Beijing Hutongs, lakes and some stories from the past

Most tourists who come to Beijing will not leave without having visited some of the hutong areas. Hutongs are alleys formed by lines of traditional courtyard residences and this is what all of Beijing used to look like until around 1949 when with the founding of the People’s Republic of China many of the old hutongs of Beijing disappeared and were replaced by wide boulevards and high rises. More recently, some hutongs have been designated as protected areas in an attempt to preserve this aspect of Chinese cultural history. They form the heart of Old Beijing and quite frankly, are one of the things I like best about this city.

Some old pictures of Beijing I found on the internet and which show what Beijing used to look like – hard to believe but true…

chinaold oldbeijing2 oldbeijing3

Now, you might realise that the hutong houses are all grey. The reason therefore is that color in the old society was an imperial privilege. The only thing people were allowed to decorate was their entrance gate. But even here people had to follow some strict rules: only very high people were allowed to use red color (the imperial color) for their gate, green gates were for those who were a little bit higher and normal people used black gates. However, nowadays almost all courtyard gates are red. This happened when the Communists took over in 1949 and when red became the new black :). These gates were there to show the status and the wealth of the family – and apparently there is/was a saying in Chinese that for marriage the gates should be in balance. These days one could say that the cars are the new gates of the family, which is why you hear of so many people who live in tiny shabby flats but own a BMW.


One of the most fascinating stories I have heard about the hutongs is the story of the Drum and Bell tower.


The Drum and Bell tower had a very important function: They controlled the rhythm of the city. Unlike bell towers in the West these structures were totally silent throughout the day. They would only be used when the sun went down to indicate that all the gates throughout the city would be closed and people had to stay inside. At sunrise they would be used again to announce that all gates would be open again. Apart from the big gates throughout the city all the small hutong alleyways had their own gates – in the inner city alone you had more than 1000 such gates and they would be closed for the night as well – so you had small designated areas defined by the gates. These days the Drum and Bell tower is a tourist attraction. (by the way, these wonderful stories and many more can be heard when taking part in a tour organised by the fantastic guys from Beijing Postcards)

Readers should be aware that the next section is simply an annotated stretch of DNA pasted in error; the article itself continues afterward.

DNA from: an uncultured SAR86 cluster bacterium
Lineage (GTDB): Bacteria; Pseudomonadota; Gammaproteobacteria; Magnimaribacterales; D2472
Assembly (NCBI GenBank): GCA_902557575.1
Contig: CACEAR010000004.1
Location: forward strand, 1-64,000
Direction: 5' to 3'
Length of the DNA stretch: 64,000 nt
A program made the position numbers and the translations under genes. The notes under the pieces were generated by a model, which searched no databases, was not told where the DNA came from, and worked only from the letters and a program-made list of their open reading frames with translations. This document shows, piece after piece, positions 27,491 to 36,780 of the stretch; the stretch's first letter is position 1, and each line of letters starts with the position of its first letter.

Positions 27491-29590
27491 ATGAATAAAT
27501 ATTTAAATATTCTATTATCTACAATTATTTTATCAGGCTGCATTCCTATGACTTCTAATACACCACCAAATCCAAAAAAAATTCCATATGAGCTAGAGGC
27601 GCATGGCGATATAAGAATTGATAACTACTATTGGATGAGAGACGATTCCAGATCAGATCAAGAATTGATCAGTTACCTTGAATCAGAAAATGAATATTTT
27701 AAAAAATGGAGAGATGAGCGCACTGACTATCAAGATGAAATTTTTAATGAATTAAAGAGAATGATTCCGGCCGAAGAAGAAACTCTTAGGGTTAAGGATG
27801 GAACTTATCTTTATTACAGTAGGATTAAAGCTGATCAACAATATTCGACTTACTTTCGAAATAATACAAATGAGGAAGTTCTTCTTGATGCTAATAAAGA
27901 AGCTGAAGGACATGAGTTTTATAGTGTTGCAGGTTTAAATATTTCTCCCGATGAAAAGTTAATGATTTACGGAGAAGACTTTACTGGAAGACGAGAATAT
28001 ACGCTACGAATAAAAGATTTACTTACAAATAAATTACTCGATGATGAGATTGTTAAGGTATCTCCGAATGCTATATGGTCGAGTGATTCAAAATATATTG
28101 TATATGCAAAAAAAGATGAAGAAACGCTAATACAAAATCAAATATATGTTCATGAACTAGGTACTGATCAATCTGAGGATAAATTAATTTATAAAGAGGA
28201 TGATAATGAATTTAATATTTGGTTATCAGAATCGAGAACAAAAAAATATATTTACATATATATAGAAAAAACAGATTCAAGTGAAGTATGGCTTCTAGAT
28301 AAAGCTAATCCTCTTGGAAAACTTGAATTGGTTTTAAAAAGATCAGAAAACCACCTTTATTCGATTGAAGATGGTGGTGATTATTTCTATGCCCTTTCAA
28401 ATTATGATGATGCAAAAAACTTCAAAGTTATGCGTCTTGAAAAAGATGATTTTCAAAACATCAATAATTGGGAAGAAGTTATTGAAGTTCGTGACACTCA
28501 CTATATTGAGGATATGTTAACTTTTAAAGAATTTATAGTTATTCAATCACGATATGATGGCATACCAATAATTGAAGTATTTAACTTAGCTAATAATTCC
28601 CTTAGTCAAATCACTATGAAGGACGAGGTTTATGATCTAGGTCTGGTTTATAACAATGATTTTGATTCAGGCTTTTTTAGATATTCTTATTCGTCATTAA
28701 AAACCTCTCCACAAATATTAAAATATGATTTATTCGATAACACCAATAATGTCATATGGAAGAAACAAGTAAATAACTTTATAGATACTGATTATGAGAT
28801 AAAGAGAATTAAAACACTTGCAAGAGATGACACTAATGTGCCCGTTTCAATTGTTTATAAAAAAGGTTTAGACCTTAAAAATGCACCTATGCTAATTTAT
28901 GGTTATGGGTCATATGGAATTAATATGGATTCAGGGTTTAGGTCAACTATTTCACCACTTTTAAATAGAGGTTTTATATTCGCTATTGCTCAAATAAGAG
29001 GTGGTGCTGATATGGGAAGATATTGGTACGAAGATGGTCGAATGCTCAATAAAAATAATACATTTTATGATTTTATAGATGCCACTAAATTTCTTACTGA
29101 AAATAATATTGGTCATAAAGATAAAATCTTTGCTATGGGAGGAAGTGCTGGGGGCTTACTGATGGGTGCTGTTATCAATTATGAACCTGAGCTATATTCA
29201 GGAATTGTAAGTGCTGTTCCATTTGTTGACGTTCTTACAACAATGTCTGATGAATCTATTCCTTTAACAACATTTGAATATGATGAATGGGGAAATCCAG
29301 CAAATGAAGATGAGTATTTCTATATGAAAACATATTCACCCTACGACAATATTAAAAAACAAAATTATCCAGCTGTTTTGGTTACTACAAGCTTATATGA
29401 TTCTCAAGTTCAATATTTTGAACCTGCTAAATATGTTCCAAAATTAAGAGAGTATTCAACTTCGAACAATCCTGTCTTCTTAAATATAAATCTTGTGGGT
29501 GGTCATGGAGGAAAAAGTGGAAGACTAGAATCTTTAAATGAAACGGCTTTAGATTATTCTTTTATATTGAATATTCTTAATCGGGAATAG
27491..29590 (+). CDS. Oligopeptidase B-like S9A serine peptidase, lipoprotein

Nowadays one of the most well-known streets in a Hutong area, called Nanluoguxiang can get rather packed, especially during summer time. Apparently, the popularity of hutongs amongst Chinese only started around 10 years ago – whereas before many Chinese viewed old as inferior and new as superior, these days Nanluoguxiang is one of the main tourist attractions and also – surprise, surprise, a shopping paradise.

Nevertheless, as with most places, you only have to take a turn or two and you find yourself in an almost deserted but not less beautiful area. As we all know, people are just a bit like sheep…

Many expats prefer living in a refurbished hutong style house – obviously the ones which already have a toilet and where you do not have to use the public bathrooms (by the way we are talking about public bathrooms where the toilets usually do not have any doors – see picture below) but rental prices are often incredibly high.


Another famous area surrounded by hutong style houses is Shichahai. Shichahai includes three lakes (Qian Hai, meaning Front Sea; Hou Hai, meaning Back Sea and Xi Hai, meaning Western Sea). Obviously it is also a main tourist destination but also a nice hangout spot for locals. Some parts around the lake are also super crowded but again, if you just venture off the beaten track a bit you can still find some peace and quiet.

There are also loads and loads of bars around Houhai lake, ALL of them with life music and ALL of them pretty much offering exactly the same thing…anyway, as can be seen by the guy in the second bar – it is still possible to have a good time 😉

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